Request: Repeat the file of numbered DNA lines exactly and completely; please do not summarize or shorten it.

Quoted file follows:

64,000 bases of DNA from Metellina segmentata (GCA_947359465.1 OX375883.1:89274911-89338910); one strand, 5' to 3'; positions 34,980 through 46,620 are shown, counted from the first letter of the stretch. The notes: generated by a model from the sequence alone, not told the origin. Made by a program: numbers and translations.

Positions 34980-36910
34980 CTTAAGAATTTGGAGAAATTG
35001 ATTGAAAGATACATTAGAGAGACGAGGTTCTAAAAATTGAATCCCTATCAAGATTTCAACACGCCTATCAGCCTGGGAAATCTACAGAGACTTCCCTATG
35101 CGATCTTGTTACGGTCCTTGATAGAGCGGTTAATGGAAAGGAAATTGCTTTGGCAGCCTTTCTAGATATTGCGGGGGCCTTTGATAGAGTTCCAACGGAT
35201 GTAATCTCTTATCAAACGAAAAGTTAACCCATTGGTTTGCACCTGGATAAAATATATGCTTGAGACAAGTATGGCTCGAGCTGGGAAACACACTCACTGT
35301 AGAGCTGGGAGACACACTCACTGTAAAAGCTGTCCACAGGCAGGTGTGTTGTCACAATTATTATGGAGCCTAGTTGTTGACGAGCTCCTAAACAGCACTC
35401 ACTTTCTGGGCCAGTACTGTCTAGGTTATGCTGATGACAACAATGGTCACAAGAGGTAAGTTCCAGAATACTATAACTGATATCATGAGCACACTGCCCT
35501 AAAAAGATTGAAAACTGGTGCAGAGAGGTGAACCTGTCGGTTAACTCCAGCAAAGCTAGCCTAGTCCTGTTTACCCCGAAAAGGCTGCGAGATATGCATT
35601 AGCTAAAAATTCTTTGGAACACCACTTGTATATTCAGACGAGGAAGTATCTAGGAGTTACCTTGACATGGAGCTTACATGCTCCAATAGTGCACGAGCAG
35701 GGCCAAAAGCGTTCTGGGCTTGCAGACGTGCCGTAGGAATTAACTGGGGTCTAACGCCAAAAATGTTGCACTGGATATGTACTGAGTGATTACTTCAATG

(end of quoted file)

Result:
64,000 bases of DNA from Metellina segmentata (GCA_947359465.1 OX375883.1:89274911-89338910); one strand, 5' to 3'; positions 34,980 through 46,620 are shown, counted from the first letter of the stretch. The notes: generated by a model from the sequence alone, not told the origin. Made by a program: numbers and translations.

Positions 34980-36910
34980 CTTAAGAATTTGGAGAAATTG
35001 ATTGAAAGATACATTAGAGAGACGAGGTTCTAAAAATTGAATCCCTATCAAGATTTCAACACGCCTATCAGCCTGGGAAATCTACAGAGACTTCCCTATG
35101 CGATCTTGTTACGGTCCTTGATAGAGCGGTTAATGGAAAGGAAATTGCTTTGGCAGCCTTTCTAGATATTGCGGGGGCCTTTGATAGAGTTCCAACGGAT
35201 GTAATCTCTTATCAAACGAAAAGTTAACCCATTGGTTTGCACCTGGATAAAATATATGCTTGAGACAAGTATGGCTCGAGCTGGGAAACACACTCACTGT
35301 AGAGCTGGGAGACACACTCACTGTAAAAGCTGTCCACAGGCAGGTGTGTTGTCACAATTATTATGGAGCCTAGTTGTTGACGAGCTCCTAAACAGCACTC
35401 ACTTTCTGGGCCAGTACTGTCTAGGTTATGCTGATGACAACAATGGTCACAAGAGGTAAGTTCCAGAATACTATAACTGATATCATGAGCACACTGCCCT
35501 AAAAAGATTGAAAACTGGTGCAGAGAGGTGAACCTGTCGGTTAACTCCAGCAAAGCTAGCCTAGTCCTGTTTACCCCGAAAAGGCTGCGAGATATGCATT
35601 AGCTAAAAATTCTTTGGAACACCACTTGTATATTCAGACGAGGAAGTATCTAGGAGTTACCTTGACATGGAGCTTACATGCTCCAATAGTGCACGAGCAG
35701 GGCCAAAAGCGTTCTGGGCTTGCAGACGTGCCGTAGGAATTAACTGGGGTCTAACGCCAAAAATGTTGCACTGGATATGTACTGAGTGATTACTTCAATG